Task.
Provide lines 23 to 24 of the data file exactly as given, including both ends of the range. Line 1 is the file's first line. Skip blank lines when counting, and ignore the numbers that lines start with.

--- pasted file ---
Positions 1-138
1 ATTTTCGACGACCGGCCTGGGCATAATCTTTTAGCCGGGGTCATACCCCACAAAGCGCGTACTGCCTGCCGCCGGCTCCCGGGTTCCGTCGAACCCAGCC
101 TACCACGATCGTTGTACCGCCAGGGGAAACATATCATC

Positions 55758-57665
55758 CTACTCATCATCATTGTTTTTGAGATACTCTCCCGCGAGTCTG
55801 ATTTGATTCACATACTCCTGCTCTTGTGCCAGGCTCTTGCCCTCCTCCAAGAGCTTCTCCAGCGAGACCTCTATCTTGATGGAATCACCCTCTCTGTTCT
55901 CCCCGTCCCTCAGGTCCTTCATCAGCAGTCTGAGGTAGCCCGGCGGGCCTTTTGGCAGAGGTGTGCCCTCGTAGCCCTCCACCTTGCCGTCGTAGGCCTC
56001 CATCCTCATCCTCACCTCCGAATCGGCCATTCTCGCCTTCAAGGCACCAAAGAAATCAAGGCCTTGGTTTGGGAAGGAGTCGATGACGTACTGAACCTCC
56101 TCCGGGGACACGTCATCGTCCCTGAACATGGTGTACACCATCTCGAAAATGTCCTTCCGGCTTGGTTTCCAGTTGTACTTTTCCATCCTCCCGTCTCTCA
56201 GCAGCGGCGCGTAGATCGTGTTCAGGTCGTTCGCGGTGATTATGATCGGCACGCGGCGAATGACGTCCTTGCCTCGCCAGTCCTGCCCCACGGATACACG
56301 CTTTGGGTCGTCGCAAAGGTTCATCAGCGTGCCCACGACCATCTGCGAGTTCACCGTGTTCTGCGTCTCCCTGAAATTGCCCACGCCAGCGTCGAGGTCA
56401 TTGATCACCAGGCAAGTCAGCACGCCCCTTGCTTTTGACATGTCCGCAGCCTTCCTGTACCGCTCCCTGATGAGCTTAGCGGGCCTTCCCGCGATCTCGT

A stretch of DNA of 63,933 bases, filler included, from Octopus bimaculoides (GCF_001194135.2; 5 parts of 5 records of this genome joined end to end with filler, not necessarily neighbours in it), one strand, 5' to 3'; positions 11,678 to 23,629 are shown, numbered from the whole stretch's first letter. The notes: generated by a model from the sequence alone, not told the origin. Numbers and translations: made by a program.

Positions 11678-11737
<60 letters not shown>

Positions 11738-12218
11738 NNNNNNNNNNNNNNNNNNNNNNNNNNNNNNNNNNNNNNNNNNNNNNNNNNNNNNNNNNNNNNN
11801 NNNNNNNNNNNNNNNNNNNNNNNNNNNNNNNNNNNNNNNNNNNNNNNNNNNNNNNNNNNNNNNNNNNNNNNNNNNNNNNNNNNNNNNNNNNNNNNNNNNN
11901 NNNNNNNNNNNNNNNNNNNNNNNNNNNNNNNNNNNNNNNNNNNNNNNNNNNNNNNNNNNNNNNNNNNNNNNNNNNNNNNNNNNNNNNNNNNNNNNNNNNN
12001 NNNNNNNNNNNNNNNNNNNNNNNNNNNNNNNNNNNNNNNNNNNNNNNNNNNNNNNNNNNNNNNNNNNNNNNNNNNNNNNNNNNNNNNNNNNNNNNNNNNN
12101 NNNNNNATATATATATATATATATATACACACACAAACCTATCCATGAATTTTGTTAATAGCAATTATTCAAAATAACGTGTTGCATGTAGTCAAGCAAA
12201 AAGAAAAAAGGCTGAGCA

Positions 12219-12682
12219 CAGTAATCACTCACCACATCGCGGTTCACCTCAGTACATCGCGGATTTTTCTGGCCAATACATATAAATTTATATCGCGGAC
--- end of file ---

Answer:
Positions 12219-12682
12219 CAGTAATCACTCACCACATCGCGGTTCACCTCAGTACATCGCGGATTTTTCTGGCCAATACATATAAATTTATATCGCGGAC